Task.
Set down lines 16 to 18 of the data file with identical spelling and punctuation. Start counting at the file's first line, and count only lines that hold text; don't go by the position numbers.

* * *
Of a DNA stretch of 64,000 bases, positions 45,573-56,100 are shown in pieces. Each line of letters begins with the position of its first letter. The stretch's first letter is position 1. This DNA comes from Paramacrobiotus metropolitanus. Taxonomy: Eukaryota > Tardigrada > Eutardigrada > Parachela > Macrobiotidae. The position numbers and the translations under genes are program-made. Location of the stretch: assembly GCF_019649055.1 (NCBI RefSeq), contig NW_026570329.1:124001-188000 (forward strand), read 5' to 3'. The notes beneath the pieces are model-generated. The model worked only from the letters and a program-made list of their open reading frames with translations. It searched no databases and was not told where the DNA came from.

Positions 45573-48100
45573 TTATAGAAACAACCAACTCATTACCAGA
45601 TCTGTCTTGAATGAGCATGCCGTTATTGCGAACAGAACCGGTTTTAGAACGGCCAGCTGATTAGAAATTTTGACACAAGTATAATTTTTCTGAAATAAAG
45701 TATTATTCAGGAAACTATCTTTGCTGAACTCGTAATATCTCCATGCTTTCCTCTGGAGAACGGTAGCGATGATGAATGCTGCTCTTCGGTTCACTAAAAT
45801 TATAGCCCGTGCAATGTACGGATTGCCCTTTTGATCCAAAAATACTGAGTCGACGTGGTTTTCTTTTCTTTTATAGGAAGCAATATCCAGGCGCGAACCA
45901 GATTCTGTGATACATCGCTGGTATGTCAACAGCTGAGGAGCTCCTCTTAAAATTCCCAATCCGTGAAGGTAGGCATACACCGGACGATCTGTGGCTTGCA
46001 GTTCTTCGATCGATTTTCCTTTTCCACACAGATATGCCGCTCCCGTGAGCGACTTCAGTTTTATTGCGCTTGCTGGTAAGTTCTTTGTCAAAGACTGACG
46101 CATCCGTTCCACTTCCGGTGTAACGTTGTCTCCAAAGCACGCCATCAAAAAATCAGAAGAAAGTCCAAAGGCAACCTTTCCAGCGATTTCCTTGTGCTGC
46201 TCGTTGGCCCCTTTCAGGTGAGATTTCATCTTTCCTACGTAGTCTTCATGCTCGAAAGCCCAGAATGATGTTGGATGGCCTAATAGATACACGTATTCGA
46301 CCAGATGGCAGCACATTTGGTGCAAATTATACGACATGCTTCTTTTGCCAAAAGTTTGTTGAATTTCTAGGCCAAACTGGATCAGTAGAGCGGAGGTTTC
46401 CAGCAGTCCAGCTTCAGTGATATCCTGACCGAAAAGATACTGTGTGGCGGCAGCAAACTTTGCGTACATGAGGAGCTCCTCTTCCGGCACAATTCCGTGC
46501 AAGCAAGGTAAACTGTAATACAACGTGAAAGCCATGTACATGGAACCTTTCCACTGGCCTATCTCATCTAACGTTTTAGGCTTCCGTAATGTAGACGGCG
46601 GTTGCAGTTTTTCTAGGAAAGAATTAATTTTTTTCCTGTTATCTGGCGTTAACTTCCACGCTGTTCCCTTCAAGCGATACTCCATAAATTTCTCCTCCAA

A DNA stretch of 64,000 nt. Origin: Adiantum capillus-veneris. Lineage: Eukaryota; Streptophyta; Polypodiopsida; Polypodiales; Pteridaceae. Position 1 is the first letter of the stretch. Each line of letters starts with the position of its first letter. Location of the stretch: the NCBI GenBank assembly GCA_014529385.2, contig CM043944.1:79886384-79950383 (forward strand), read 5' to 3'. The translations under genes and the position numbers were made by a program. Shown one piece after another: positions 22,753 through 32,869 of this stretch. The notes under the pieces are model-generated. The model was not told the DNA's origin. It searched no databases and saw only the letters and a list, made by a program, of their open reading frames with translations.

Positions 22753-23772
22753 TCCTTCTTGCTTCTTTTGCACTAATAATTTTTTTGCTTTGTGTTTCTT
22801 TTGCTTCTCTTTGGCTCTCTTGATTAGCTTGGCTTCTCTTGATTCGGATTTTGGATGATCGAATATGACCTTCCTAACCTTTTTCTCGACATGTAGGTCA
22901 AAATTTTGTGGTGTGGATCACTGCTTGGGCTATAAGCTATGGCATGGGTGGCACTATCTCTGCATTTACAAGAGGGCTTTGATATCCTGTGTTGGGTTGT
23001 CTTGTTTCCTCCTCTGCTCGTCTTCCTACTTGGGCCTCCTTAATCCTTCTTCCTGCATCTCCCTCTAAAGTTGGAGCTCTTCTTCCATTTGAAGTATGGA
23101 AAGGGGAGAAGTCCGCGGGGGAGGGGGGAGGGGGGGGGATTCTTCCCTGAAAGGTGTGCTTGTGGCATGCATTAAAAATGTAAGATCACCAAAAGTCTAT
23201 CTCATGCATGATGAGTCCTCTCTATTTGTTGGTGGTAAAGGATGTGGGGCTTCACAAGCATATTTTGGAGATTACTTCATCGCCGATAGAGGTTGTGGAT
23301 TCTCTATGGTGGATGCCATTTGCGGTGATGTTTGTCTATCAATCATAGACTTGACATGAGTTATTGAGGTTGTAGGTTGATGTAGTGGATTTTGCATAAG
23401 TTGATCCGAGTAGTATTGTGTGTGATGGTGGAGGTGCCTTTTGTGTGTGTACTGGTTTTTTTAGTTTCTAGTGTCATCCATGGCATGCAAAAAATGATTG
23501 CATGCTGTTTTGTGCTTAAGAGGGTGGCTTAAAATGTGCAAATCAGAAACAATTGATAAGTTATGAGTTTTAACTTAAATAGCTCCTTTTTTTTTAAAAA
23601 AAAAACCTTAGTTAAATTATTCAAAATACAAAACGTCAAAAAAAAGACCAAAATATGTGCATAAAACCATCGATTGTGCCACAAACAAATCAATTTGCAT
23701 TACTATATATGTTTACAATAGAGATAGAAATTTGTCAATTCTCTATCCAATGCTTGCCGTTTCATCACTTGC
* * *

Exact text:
Positions 22753-23772
22753 TCCTTCTTGCTTCTTTTGCACTAATAATTTTTTTGCTTTGTGTTTCTT
22801 TTGCTTCTCTTTGGCTCTCTTGATTAGCTTGGCTTCTCTTGATTCGGATTTTGGATGATCGAATATGACCTTCCTAACCTTTTTCTCGACATGTAGGTCA